Ricky Gervais 'Christ' Photo Isn't Controversial. It's Just Bad Art.

So Ricky Gervais did a photo shoot and asked a bunch of questions over at HuffPo. Here’s my take on one particular image and then, since he asks a few questions that are somewhat provocative, I’ll take a stab at answering them.

The photo of him posing as a Christ-figure is worth addressing because it is most likely to generate controversy for obvious reasons. My first reaction was, frankly, disappointment. That’s the best he can do? I happen to think Mr. Gervais is hilarious, and his funniest material is usually the most provocative, but this one just fell flat.

After all, how many times are we going to be subjected to some knock-off of the Christ pose, which is obviously intended to inflame Christians? In short, it’s been done to death. Christians are an easy target and it doesn’t take much imagination, or cajones, to take pot shots at them. In America, it’s perfectly fine to hate on the Christians.

If Mr. Gervais had real cajones, he would have created an image that is offensive to Jews. Even though anti-Semitism runs deep and wide in this country, and often goes unrecognized and unreported, it’s still not so easy to openly hate on the Jews. There are enough organizations and individuals that will defend us against anything remotely offensive, but the social price is high enough that Mr. Gervais is too smart to risk his career.

Nor is he likely to provide an image offensive to militant Muslims. As John Nolte pointed out, they will literally take your head off if they don’t get the joke. Not only is Mr. Gervais likely fond of his head, Muslims are presently in the company of the P.C. Police. He’d likely to go P.C. jail for taking a swipe in that territory.

What would’ve been provocative, and done free speech and comedians in general a great service, is to have worn a Tracy Morgan mask and replaced “ATHIEST” with “HOMOPHOBE”, while keeping the same pose. Now that would’ve burned a few barn doors off. As my old math teacher used to say, “There is no point in getting angry, unless one is going to get angrier and angrier to the end”.

But let’s move on to Mr. Gervais questions. Mr. Nolte dismissed the queries as being self-important. To an extent, I agree. The context in which these questions are presented lends a narcissistic edge to the whole presentation. Stripping away the context, however, we are left with intriguing questions. Mr. Gervais is no stranger to philosophy, misguided though he may sometimes be. Let’s not dismiss the value of the questions simply because we don’t like his theology (or lack thereof).

“What is a social conscience?”

I’m loathe to cite Wikipedia, but the definition therein is pretty concise and works for me.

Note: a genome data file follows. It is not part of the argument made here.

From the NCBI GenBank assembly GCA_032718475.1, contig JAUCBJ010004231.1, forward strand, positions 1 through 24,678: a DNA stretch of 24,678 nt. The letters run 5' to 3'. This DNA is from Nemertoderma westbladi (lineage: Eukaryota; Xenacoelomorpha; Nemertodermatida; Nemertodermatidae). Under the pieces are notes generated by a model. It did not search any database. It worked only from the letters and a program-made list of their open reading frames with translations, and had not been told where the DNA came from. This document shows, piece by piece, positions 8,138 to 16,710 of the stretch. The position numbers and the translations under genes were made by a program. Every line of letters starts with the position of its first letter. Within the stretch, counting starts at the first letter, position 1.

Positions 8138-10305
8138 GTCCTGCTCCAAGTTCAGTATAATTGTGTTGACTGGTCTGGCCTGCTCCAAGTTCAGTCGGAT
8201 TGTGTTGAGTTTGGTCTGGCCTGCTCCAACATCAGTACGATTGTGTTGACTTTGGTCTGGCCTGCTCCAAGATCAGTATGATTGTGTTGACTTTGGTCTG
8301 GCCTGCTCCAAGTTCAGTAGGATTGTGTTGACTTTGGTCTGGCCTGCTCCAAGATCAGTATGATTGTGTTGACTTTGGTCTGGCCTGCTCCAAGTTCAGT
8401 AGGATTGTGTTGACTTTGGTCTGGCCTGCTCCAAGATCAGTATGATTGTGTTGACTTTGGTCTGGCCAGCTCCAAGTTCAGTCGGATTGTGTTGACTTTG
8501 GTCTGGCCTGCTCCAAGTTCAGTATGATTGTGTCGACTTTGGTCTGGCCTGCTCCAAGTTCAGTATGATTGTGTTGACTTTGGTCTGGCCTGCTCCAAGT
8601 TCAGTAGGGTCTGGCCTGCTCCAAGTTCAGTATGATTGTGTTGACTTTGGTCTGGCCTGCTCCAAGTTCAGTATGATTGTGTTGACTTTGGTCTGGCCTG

In short, “to be aware of the problems that different societies and communities face on a day-to-day basis”.

Does it involve positive action, or simply awareness?

Awareness. It is to be “conscious of”, and any individual — even those utterly lacking in compassion — will have at least some minimal awareness of those problems simply based on daily interactions. It can involve positive action if one chooses. Of course, “positive action” is defined subjectively. Liberals will find vastly different methods to address problems than Conservatives, while politicians in general will certainly leave everyone worse off, while driving the getaway car with piles of money in the trunk.

“What is art?”

I’ve already written about the difference between “high art” and “popular art”. But I will say this: utilizing the criteria set out in the linked essay, Mr. Gervais’ photo is just bad art.

And does being art automatically justify something?

I’m not sure what he is asking here. Comments welcome.

Does art have its own conscience? Or is it amoral?

The work itself is simply an inanimate object. Just as a gun is. A gun itself, like art, is inert. Both are amoral and have no conscience.

Can there be art that is so bad that it is no longer art?

No, it’s just bad art.

And could art be great art but cause great harm?

The question is vague because “harm” is not defined, nor is “great”. Can high art hurt someone’s feelings or offend? Unquestionably, yes. Further, in examining the criteria of high art, there is nothing that prohibits such a work from causing “great harm”. Take, for example, the art produced by the Third Reich, including Leni Riefensthal’s Triumph of the Will and Olympia. These films are considered to be seminal pieces of film history, of filmmaking, and of art. Did they cause great harm? The Third Reich was evil. One valid argument is that anything it produced is fruit of the poisonous tree — and therefore, evil. I’d give that answer to be an unqualified “yes”.

Can art “cause” anything?

You better believe it. A piece of art is an external stimulus. Therefore, a reaction or response is an effect from that stimulus.

Anyway, what photo of me is your favorite?

Hmmph. Maybe the questions weren’t as provocative as I first thought.


Please let us know if you're having issues with commenting.